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Computer Memory & Addressability

Computer memory and Addressability


 Computer Memory:

Computer memory consists of main memory (Primary memory) and backing storage (Secondary memory).

 

Each storage location within the main memory is a little chip. Each location holds one word.

 

A word is defined by the number of bits that the central processing unit can undertake in a single instruction. The length of the word is decided by the width of the data bus(which also determines how much data is stored in one memory location)because they are equal.

 

There are two types of memory: RAM – Random Access Memory

                                                ROM – Read Only Memory

 

Random Access Memory

 

When the computer is switched off, all the contents stored within RAM is wiped. This type of memory holds mainly data from input peripherals but it also holds data from applications which the computer is running.

 

There are two types of RAM, static and dynamic.

 

Static: With static RAM the contents of the memory will be retained until power is no longer supplied to the computer.

 

Dynamic: Dynamic RAM has to have a continuous signal to be supplied to the chip to re-write (refresh) its contents.

 

Read Only Memory

 

The contents of ROM are written to the chips when is it manufactured. When the computer is switched off all the data is retained. It also hold the bootstrap loader. This is part of the operating system.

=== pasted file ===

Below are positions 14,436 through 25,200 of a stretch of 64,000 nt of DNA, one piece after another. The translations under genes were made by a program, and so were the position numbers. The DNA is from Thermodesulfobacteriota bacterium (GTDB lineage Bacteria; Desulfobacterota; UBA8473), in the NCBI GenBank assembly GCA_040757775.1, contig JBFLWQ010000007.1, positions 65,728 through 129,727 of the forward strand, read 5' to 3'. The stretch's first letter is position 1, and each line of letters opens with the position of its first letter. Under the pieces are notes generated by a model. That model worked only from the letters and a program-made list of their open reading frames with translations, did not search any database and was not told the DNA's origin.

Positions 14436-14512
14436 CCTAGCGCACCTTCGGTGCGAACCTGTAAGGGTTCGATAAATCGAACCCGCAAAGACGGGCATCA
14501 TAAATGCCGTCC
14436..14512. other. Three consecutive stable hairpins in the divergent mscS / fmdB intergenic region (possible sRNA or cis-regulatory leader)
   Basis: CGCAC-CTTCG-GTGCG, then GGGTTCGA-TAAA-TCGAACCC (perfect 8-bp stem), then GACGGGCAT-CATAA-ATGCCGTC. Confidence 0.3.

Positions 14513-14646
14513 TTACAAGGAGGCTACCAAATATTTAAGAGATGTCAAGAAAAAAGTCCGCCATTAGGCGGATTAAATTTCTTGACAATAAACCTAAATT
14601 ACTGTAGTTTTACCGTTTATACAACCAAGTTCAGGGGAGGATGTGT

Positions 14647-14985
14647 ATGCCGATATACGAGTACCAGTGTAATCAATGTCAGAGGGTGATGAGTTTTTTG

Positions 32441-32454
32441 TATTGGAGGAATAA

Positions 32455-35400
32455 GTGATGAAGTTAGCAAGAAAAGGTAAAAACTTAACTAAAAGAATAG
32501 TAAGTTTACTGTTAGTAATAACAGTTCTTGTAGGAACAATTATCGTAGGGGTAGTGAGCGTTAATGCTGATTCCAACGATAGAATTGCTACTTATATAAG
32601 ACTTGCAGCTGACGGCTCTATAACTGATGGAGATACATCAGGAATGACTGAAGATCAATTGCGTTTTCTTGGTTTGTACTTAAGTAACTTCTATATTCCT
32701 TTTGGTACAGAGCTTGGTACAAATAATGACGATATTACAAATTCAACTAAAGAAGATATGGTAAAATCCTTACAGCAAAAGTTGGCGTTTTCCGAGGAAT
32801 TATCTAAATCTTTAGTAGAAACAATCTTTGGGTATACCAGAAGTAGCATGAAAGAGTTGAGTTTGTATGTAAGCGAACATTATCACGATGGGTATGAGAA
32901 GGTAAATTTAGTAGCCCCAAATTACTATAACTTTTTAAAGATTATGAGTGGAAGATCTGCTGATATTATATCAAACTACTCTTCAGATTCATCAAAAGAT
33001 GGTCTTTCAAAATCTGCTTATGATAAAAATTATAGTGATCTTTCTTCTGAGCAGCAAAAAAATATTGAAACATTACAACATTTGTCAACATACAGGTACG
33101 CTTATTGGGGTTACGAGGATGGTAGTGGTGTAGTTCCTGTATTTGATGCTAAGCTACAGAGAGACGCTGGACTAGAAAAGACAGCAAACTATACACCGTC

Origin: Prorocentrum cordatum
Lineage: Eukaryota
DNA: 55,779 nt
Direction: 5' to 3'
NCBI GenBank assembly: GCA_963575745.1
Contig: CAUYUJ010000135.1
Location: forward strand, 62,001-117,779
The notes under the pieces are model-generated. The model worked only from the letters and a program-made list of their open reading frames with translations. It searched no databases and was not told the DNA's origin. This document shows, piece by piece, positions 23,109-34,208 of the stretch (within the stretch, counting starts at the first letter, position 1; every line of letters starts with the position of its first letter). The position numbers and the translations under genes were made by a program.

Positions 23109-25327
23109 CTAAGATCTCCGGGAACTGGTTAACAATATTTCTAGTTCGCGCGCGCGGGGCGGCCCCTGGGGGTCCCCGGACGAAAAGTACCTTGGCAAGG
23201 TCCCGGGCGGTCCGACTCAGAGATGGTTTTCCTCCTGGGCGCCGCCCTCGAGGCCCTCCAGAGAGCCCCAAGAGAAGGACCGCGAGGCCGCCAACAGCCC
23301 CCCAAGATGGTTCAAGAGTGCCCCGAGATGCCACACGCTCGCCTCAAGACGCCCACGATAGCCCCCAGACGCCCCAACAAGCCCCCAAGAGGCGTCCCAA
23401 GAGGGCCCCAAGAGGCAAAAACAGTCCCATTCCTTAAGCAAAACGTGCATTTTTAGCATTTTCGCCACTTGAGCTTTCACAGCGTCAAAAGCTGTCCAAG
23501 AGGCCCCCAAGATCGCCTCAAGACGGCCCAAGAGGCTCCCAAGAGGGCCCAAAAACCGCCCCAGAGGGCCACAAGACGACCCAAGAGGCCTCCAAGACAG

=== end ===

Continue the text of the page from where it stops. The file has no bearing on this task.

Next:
There are three types of ROM:

 

PROM – Programmable Read Only Memory

Once it is programmed, it cannot be erased.

EPROM – Erasable Programmable Read Only Memory

Only the chip can be removed from the computer (like PROM) and the program will be erased and replaced by another using UV light

EEPROM – Electrically Erasable Programmable Read Only Memory

Like EPROM, but the program is erased and reprogrammed using electricity.

 

Temporary Storage-Cache Memory.


This is a small amount of memory built in next to the processor. Due to this, it is physically faster than RAM. It stores the next instruction to be read.

 

Write-through cache: The contents of the RAM are updated at the same time as the cache contents.

 

Write-back cache: The contents of the RAM are updated when the contents of the cache are cleared.

 

 

Addressability


Addressability is the way in which a computer identifies memory locations.

 

The width of the address bus determines how many memory locations can be addressed:

 

1 bit address bus = 2 memory locations

2 bit address bus = 4 memory locations

3 bit address bus = 8 memory locations

ETC ETC

8 bit address bus = 256 memory locations

16 bit address bus = 65536 memory locations

32 bit address bus = 4,294,967,296 memory locations

 

Calculating addressable memory

 

To work out the total addressable memory:

 

Number of storage locations (multiplied by) the Size of each memory location.

 

Example:

 

16 bit address bus & 8 bit data bus

2^16 bits x 8 bits = 65536 bits x 1 byte

                                    65536 x 1

                                    65536 bytes => 64kB 

 
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Posted by on December 7, 2011 in Computing